Dubai: The recent move by three Abu Dhabi-based banks — Abu Dhabi Commercial Bank (ADCB), Union National Bank (UNB) and Al Hilal Bank (AHB) — has highlighted the scope for more consolidation in the banking sectors in the UAE and GCC.
A potential three-way merger would establish a bank with combined assets of nearly $115 billion (approximately Dh422 billion), forming the fifth largest lender in the Middle East and North Africa (Mena) region after QNB ($232 billion), First Abu Dhabi Bank (FAB) ($188 billion), Emirates NBD ($130 billion) and National Commercial Bank (NCB) ($121 billion).
International organisations such as the International Monetary Fund (IMF) and the Institute of International Finance (IIF) have for long been calling for consolidation of the banking sector in the UAE and the region to benefit from economies of scale and cost savings that will come from mergers.
“The UAE banking sector is overbanked. Banking penetration measured both in terms of total assets held by banks and the size of the population, insinuates that the UAE is overbanked,” said Ehsan Khoman, head of MENA Research and Strategy, MUFG (Mitsubishi UFJ Financial Group).
While the UAE’s banking sector is the largest in the GCC — with $734 billion of assets held by banks as of end-2017 — a large number serving a small population has been pushing up operating costs and ultimately hurting margins. Currently, there are 49 commercial banks serving a population of about 9 million. In addition to onshore representative offices of nine international banks, there are a large number of offshore banking entities operating from the Dubai International Financial Centre (DIFC).
Analysts say the success of past deals — such as the merger between Emirates Bank and National Bank of Dubai and a further consolidation of the Islamic banking business of Emirates NBD group through a merger of Dubai Bank with Emirates Islamic — has set a template for reaping benefits of scale and cost savings.
“The recent merger of First Gulf Bank (FGB) and National Bank of Abu Dhabi (NBAD) — forming First Abu Dhabi Bank (FAB), the largest bank in the UAE and one of the largest (after QNB) in MESA [Middle East & South Asia] — has already provided significant synergies to the bank, both in cost efficiencies and business opportunities as allowed by the larger integrated and better-diversified asset base,” said Emilio Pera, partner and head of Audit, KPMG Lower Gulf.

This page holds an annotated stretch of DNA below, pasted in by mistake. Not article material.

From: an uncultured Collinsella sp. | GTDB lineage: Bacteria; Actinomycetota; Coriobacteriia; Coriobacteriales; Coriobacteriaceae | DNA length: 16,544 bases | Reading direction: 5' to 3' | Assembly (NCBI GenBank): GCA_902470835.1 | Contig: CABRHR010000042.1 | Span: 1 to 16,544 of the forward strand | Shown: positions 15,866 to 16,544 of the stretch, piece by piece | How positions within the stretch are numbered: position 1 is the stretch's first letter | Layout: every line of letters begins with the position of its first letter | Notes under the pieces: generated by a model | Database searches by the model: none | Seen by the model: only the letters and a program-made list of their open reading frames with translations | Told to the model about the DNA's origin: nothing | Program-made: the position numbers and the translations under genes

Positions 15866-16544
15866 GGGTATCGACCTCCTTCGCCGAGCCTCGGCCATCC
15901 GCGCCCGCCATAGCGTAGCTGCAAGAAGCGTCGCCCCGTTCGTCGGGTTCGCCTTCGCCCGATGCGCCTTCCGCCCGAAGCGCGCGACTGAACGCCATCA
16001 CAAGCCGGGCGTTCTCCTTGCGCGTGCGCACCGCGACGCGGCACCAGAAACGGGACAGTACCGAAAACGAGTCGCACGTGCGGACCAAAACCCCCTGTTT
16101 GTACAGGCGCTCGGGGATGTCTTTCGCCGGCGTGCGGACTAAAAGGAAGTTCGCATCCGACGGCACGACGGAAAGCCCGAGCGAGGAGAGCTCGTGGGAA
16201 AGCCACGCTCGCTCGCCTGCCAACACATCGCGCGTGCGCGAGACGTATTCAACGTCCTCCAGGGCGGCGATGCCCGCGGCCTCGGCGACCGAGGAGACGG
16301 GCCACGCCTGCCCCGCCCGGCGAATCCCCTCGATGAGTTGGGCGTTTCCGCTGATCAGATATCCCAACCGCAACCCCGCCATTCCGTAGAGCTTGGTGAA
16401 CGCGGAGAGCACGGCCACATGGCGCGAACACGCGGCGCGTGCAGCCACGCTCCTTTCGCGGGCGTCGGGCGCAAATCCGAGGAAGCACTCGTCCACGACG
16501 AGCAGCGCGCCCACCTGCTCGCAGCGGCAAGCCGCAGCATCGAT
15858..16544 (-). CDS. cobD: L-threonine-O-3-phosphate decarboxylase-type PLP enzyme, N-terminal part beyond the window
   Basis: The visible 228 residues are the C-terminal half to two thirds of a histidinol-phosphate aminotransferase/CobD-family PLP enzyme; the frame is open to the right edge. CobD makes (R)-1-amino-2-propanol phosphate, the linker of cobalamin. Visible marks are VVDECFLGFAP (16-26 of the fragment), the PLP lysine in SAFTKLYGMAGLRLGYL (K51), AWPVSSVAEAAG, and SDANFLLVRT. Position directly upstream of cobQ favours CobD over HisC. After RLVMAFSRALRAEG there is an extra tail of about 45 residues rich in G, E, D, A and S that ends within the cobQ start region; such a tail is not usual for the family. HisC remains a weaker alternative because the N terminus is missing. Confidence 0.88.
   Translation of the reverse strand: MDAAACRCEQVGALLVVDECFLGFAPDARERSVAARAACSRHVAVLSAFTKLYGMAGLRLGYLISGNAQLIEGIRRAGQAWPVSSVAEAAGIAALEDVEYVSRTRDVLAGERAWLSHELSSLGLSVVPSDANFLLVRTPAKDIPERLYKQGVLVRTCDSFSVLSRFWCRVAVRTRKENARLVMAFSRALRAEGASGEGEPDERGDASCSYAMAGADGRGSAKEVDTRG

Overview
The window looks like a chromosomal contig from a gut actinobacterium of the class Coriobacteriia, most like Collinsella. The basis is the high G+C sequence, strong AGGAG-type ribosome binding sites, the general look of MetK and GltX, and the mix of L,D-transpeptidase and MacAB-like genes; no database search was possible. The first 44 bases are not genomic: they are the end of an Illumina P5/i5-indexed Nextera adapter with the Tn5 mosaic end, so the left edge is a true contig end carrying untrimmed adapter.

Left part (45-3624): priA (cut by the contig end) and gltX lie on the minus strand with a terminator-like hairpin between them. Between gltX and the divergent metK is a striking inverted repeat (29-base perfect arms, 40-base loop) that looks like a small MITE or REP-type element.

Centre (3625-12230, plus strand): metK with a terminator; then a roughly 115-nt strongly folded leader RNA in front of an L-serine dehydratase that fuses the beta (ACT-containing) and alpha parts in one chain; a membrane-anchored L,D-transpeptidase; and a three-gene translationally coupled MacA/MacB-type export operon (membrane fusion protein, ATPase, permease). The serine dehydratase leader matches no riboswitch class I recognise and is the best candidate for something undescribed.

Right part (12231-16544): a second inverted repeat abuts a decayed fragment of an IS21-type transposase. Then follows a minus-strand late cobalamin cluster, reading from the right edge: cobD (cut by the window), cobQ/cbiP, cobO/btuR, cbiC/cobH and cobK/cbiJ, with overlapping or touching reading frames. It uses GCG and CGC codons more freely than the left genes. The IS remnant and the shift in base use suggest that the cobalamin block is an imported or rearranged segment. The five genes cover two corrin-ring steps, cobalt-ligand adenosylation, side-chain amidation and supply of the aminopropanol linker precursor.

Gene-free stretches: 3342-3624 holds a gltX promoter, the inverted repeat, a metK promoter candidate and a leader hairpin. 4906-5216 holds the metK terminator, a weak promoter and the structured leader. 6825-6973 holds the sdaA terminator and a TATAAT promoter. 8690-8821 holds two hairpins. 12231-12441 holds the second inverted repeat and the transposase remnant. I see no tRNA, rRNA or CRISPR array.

A crowded industry with banks of varying sizes in the UAE calls for consolidation to create stronger organisations. “UAE comprises a highly fragmented market, with a few large banks (FAB, Emirates NBD and ADCB comprising 53 per cent of the total UAE banking sector) and many smaller lenders, making it ripe for further consolidation,” said MUFG’s Khoman.
In the past, there has been speculation of other mergers. Following the FGB and NBAD merger, talks were ripe on the merger of a few smaller banks. “There has also been discussion on a potential merger between InvestBank and Bank of Sharjah, a transaction that will also provide more critical mass to two key banks in this emirate [Sharjah],” said Pera.
Global rating agency Moody’s believes the potential three-way merger of Abu Dhabi will bring about large savings. While consolidation of the banking system is expected to diminish the competitive pressure for funding, the competition for concentrated deposit sources — combined with the increase in US interest rates — is contributing to an increase in UAE banks’ funding costs.
“The merger of ADCB, UNB and AHB would contribute to consolidation of the over-banked UAE banking sector, which will increase banks’ pricing power, reduce pressure on their funding cost and increase their ability to meet sizeable investments,” Moody’s said in a recent note.
Analysts said the creation of bigger organisations with larger asset size will improve competitiveness and shareholder value. System consolidation will also increase banks’ scale and revenue base, improving their ability to meet sizeable investments related to compliance, digitalisation and new accounting standards such as IFRS9, according to Moody’s.
“It is encouraging to see the UAE taking the lead in consolidation, and the announcement of a merger seems to make good business sense, in line with creating regional champions. It will offer a number of synergies as the banks currently seem to have complementary products, systems, technologies and customer segments,” said Saeeda Jaffar, managing director at Alvarez and Marsal.